FIG. 1 is a front perspective view of the rod chair in. accord with the invention, a plurality of rods being shown. seated thereon;

FIG. 2 is an end elevational view of the rod chair of FIG. 1;

FIG. 3 is a plan view of one end of the rod chair of FIG. 1;

FIG. 4 is an enlarged cross-sectional view taken along lines 44 of FIG. 2;

FIG. 5 is a cross-sectional view taken along lines 5-5 of FIG. 4; and

FIG. 6 is a transverse cross-sectional view taken along lines 66 of FIG. 4.

DESCRIPTION OF THE PREFERRED EMBODIMENT Referring now more particularly to the drawing, the rod chair is generally depicted at 10 with rods 11, 12 and 13 being supported by rod chair 10. Rod chair 10 is formed from an elongated resilient rod or wire, preformed into the configuration shown in FIG. 1, and includes a rod receiving generally horizontal and elongated portion or member 15 preformed to include a plurality of rod receiving loops 16, 17 and 18 into which respective rods 11, 12 and 13 are seated. A pair of upright legs 20 and 21 depend downwardly from member 15 and are bent at their lower end portions 22 and 23 which are then formed into respective horizontal base portions 25 and 26.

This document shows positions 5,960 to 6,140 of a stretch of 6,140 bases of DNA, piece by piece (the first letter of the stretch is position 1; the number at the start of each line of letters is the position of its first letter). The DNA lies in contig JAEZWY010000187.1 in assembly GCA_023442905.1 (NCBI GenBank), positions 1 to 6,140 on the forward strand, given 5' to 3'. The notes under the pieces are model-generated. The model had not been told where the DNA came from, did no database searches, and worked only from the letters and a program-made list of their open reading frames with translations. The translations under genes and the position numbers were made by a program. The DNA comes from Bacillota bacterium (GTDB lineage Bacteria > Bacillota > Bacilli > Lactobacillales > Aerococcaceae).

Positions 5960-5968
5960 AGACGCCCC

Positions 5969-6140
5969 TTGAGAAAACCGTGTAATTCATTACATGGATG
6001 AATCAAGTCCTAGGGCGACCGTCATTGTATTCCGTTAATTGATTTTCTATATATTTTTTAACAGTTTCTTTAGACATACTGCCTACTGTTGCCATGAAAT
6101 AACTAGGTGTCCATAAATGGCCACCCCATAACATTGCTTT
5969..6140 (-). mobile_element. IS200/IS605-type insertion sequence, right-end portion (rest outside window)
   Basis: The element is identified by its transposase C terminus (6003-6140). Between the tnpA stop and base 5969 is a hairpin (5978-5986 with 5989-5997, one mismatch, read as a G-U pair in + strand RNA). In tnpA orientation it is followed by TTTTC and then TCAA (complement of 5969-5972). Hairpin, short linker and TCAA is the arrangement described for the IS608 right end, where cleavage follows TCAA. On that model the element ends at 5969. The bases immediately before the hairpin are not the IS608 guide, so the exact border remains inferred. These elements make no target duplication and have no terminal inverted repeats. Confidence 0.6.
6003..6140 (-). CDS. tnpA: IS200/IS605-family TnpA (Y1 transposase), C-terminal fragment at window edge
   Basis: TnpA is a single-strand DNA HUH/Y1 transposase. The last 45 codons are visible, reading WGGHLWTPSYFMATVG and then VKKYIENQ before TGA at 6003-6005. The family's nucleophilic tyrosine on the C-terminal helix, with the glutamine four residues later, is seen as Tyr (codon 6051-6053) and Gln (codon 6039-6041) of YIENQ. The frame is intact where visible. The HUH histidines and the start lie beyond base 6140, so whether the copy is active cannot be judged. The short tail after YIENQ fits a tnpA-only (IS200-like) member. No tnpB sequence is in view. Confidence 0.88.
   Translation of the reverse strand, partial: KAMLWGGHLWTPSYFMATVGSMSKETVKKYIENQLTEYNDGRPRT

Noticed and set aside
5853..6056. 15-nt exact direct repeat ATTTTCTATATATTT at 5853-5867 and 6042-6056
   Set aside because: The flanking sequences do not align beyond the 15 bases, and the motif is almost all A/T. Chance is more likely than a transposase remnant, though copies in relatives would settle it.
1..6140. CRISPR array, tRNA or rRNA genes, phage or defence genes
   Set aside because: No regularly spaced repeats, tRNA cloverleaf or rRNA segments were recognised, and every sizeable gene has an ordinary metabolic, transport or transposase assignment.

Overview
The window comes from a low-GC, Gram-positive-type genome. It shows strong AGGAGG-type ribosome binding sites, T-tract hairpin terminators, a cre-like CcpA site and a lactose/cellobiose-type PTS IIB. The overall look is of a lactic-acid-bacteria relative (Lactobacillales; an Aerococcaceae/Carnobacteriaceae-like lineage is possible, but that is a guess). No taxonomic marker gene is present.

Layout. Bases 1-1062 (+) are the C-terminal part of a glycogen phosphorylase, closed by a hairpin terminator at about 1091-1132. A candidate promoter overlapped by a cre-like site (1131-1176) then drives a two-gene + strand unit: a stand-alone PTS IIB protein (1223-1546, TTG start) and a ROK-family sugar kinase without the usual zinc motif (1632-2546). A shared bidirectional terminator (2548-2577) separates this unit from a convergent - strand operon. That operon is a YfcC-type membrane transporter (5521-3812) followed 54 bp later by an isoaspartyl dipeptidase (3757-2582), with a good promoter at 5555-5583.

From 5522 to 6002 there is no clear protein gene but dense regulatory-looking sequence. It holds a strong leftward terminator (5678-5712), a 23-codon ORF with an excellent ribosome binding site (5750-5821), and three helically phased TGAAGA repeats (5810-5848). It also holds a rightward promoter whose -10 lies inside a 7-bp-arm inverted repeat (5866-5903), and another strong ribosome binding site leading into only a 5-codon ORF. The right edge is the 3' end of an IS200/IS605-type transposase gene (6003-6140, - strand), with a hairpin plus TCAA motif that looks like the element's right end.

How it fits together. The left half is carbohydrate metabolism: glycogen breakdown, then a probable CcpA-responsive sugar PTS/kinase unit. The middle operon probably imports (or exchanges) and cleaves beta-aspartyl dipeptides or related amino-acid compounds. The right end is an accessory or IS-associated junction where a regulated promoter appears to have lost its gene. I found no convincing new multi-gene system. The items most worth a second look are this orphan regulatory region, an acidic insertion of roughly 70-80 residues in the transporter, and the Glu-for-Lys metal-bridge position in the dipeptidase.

Means designated at 30 connect base portions 25 and 26 to respective lower end portions 22 and 23 of legs 20 and 21. Means 30 is seen to include loop means 31 each consisting of a plurality of loops tightly encircling and frictionally engaging each of the upright legs 20 and 21 to limit the relative upward movement of the loop means with respect to the legs.

Each base portion 25 and 26 includes a first element 35 extending outwardly from its connected leg generally in the same vertical plane with such connected leg, 2.

second element 36 which extends generally parallel to.